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John Francome - the greatest?

Times Sport, 31 March 2020

More’s the pity but there never was and never could be a jockey to match John Francome. Single-handedly he changed the face of jump racing. He put horsemanship first, and added cheek enough to sink a battleship.

Technically he grafted his British Show Jumping Championship skills into a more forward and better-balanced way of crossing a steeplechasing fence and then applied his unique qualities of imagination and daring to become a completer jockey than anyone before.

He may have “only” won 7 championships compared to McCoy’s 20, but he flowed a horse over a fence in a way that made other jockeys suck their teeth in envy. The  1980 Topham Trophy ride he gave Uncle Bing round the Grand National fences still dances in the memory.

But with Francome there was always a whole lot else. From the first time you met him it was clear that he would end either a millionaire or in jail, quite possibly both, that being a champion jockey would only ever be part of it, and that there would also be a lot of deadpan laughs along the way.

But what a part, and how lucky we were that the fates dealt him in our direction. For, quite unlike any other champion, he had never thought of being a jockey until he was all of 16 and only then because he thought he could make some money at it. He was a jobbing builder’s son from Swindon with absolutely no equestrian background who discovered a love and a gift for horses riding beach ponies on Barry Island. This took him to the very top of the junior show jumping tree but without the funds to continue that game he landed at the door of champion trainer Fred Winter.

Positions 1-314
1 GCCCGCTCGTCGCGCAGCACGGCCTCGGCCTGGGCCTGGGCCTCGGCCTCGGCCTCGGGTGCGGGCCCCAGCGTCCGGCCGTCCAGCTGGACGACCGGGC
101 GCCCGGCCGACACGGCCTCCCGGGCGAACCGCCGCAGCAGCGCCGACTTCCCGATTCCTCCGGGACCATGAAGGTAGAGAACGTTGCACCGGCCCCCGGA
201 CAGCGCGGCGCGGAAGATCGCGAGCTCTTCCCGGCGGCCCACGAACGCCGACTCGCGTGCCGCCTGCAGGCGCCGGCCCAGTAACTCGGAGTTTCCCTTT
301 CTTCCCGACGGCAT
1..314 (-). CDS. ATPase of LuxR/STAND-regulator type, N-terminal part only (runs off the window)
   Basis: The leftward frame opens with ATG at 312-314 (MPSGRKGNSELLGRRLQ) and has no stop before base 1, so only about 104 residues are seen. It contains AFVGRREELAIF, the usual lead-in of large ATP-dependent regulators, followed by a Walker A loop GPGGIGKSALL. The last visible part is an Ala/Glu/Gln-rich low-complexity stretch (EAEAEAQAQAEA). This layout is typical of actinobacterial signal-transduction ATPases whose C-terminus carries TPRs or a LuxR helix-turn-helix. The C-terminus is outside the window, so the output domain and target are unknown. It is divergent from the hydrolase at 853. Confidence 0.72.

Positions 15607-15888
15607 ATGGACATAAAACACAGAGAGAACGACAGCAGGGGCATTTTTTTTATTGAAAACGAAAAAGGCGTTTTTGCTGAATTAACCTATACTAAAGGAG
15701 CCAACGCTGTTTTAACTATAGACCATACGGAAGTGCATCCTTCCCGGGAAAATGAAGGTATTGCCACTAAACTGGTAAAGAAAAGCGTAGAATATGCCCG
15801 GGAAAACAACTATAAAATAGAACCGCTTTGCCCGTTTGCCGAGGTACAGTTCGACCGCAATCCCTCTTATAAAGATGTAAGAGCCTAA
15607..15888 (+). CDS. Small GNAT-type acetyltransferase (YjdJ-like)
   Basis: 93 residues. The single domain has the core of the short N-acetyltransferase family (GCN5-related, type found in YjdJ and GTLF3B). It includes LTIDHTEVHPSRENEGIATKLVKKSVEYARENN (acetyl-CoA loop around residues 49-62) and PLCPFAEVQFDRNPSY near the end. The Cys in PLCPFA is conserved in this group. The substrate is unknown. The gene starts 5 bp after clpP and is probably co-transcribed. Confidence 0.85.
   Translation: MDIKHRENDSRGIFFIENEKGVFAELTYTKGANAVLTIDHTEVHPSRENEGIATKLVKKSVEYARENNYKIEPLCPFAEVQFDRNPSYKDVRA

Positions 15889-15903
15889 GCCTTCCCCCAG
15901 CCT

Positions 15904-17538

It took a good ten years for John to add matching strength and finishing expertise to his other attributes, but long before you could see that he was different. He had that match winning cool which separates the great in any sport and the waiting race with which he won the 1981 Champion Hurdle on Sea Pigeon has never been bettered in this existence

But John Francome had more than cool, he had a touch of close-to-the-wind devilry which meant you never  quite knew what he would do or say on a horse or off it. He could and can pick your pocket whilst leaving you laughing.

In all life wit is the oil that helps both you and others. It was a key to his mastery of jump racing and of his blissfully dry contributions when he switched to the media.  After sharing John’s TV  debut at Newmarket John Oaksey shook his head with rueful affection “I suppose,” he said,  “there can be worse ways to end a career than being John Francome’s straight man,.”

There have been other fantastic jump jockeys, Mellor maybe even more inventive, Biddlecombe more dashing, Walsh more perfectly moulded, McCoy a total force of nature, but Francome? Just say the word and it brings both admiration and a smile. There’s nothing to better that.